Q. As far as James goes, how has it evolved between you between the lines? You've evolved your games over the last 10 years.
ANDY RODDICK: Yeah, I mean, it's kind of -- there's no secrets. I mean, obviously he's, you know, more aggressive once we get into a neutral rally than I normally am. It's a matter of him taking, you know, kind of pot shots at the return and getting a couple of them to stick. You know, he's trying to take away rhythm; I'm trying to take away rhythm from my serves; he's trying to do it from the baseline.
It's an interesting matchup that we've had.

Q. Both Austin where you live and San Antonio where you do a lot of work are up for Davis Cup. Which would you prefer? I could imagine. What would it be like for Davis Cup to be in Austin, which is of course a great sports town?
ANDY RODDICK: Well, it would be great. Either way the odds are in our favor to have it in Texas. You know, obviously I'd love to have it in Austin. It's my hometown. It hasn't had, you know, a professional level tennis since WTC out of Lakeway in the '70s. So selfishly I'd love that.
But again, I'm just happy it's on home soil, and I'm thankful that they even considered Austin.

Q. Raonic has come on the scene kind of suddenly. How would you compare him to Del Potro or anybody else? Is there anything sort of special about him?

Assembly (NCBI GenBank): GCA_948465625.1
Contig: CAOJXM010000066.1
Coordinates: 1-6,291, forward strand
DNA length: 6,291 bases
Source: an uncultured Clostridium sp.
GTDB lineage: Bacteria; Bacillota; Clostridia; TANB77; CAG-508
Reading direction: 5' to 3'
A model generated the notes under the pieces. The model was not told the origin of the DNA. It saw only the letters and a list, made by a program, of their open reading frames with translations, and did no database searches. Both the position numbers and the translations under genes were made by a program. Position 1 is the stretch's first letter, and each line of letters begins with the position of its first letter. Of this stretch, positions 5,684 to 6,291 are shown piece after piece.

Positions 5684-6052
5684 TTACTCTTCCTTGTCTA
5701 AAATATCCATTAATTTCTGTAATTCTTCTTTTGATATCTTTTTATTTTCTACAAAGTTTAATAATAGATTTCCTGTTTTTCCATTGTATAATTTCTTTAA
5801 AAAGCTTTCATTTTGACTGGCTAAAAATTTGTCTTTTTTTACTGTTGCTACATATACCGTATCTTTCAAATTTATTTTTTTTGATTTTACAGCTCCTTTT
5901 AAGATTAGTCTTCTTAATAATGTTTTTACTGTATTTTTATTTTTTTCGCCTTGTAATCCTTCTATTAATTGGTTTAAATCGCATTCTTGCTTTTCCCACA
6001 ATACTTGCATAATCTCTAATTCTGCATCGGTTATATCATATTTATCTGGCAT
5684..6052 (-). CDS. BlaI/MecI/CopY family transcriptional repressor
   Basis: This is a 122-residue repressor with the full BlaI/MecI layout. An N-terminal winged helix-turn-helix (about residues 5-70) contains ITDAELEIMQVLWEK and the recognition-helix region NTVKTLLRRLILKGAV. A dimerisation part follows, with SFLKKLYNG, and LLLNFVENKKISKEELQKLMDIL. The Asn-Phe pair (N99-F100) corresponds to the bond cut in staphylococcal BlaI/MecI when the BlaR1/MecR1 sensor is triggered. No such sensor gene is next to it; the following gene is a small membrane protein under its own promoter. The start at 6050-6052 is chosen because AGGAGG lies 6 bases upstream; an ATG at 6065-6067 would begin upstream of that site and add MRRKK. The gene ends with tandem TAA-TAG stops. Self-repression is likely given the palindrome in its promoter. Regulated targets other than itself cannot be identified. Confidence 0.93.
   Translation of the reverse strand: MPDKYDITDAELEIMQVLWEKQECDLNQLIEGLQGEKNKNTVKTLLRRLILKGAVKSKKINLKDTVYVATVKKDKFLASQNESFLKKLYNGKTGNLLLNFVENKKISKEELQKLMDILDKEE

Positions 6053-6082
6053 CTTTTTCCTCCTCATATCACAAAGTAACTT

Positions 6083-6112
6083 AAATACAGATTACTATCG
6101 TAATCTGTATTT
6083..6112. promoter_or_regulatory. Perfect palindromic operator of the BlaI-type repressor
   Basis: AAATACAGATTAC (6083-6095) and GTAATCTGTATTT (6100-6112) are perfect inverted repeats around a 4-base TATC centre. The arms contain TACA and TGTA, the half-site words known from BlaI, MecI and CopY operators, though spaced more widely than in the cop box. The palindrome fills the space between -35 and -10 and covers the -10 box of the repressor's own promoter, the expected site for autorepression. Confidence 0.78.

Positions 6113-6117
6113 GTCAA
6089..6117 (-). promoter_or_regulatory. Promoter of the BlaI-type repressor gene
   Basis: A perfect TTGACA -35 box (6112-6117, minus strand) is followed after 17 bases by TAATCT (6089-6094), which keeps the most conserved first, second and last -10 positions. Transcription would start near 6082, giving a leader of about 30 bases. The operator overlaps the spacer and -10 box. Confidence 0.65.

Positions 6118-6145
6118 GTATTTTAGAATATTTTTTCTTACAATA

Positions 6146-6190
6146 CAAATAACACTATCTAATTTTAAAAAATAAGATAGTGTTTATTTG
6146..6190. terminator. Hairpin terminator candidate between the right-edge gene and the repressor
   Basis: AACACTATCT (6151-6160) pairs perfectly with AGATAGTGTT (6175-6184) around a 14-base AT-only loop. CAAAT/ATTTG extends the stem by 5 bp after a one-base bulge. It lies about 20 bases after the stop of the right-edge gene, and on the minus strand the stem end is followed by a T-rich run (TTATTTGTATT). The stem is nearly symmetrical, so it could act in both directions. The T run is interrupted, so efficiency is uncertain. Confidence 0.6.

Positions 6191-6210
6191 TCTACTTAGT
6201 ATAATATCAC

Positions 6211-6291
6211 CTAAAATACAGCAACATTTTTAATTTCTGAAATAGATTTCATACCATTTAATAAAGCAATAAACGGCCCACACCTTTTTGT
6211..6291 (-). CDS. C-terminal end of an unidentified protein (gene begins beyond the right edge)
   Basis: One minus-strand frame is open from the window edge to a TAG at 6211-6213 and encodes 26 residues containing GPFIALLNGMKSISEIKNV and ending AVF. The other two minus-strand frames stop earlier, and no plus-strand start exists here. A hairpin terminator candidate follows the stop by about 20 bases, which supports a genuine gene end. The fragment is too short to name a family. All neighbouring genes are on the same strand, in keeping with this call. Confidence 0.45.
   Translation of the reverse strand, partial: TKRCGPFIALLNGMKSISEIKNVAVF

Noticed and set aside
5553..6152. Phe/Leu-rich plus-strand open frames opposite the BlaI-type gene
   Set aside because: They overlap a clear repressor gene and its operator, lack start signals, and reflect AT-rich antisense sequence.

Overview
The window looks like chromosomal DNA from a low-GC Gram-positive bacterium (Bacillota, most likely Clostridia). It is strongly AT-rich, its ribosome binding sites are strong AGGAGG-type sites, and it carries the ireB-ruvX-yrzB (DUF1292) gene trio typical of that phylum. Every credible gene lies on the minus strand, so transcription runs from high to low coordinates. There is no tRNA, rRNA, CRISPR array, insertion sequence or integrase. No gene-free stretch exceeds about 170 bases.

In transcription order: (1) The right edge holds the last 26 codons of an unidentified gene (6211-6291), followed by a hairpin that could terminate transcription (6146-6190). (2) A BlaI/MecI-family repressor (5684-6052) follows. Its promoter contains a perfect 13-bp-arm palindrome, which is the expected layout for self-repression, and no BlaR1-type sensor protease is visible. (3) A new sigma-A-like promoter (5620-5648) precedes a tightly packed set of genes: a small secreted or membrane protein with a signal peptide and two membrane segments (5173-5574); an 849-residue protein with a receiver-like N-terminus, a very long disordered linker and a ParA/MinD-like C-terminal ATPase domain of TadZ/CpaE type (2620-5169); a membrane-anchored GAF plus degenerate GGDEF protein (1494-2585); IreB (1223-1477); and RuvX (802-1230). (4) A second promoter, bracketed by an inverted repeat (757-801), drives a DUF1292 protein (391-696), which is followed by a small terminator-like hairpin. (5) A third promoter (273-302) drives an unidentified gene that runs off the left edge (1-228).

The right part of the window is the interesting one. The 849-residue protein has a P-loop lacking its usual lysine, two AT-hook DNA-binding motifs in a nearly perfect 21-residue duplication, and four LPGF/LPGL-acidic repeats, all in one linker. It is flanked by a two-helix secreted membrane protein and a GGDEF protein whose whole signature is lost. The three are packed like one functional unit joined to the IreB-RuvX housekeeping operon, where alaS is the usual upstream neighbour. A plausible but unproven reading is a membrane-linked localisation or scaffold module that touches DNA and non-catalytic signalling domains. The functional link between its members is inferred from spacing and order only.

ANDY RODDICK: Yeah. I mean, listen, you look at him, and you say, Okay, I think he's gonna be in the top 10 at some point. It would be hard not to. He returns pretty good; he serves great.
You know, I can speak from experience, when you have a weapon like that, it's almost like on-the-job training, but, you know, even your bad days you can still compete.
So, you know, he'll be fine. What is tough to predict is if you have a top 10 guy who is kind of in and out maybe between 10 and 20, has a good year, comes back, or is he a guy who is going to consistently be in the top 5 for a long time, that's between the ears, and that's a little tougher to predict.

Q. Do you have any sense of how dedicated he is or how bright he is?
ANDY RODDICK: He seems -- yeah, you know, we certainly talked a little bit, and he seems very not affected by his success, which I think is a good thing.
You know, anything you hear him talk about is how he's trying to get better at certain things. Not kind of tooting his own horn. He's certainly not buying into the hype as far as I can see, and I think that will serve him well.

Q. What's your thought on guys like him? He's 6'5", and more of these guys are like 6'5", 6'6". What's your thought on how that's shaping the game?
ANDY RODDICK: I mean, it's certainly a trend. You can't teach 6'7". I've said that for a long time. You know, like any sport, athletes are getting bigger, stronger, faster. Now the crazy thing is you have guys 6'10" out here who can run a little bit; you have Del Potro who moves great, and he's 6'7".
We thought when Marat came out it was like this crazy thing that a guy was 6'4" and could run. Now we're adding three inches to that. Certainly seems to be there are more and more of these guys.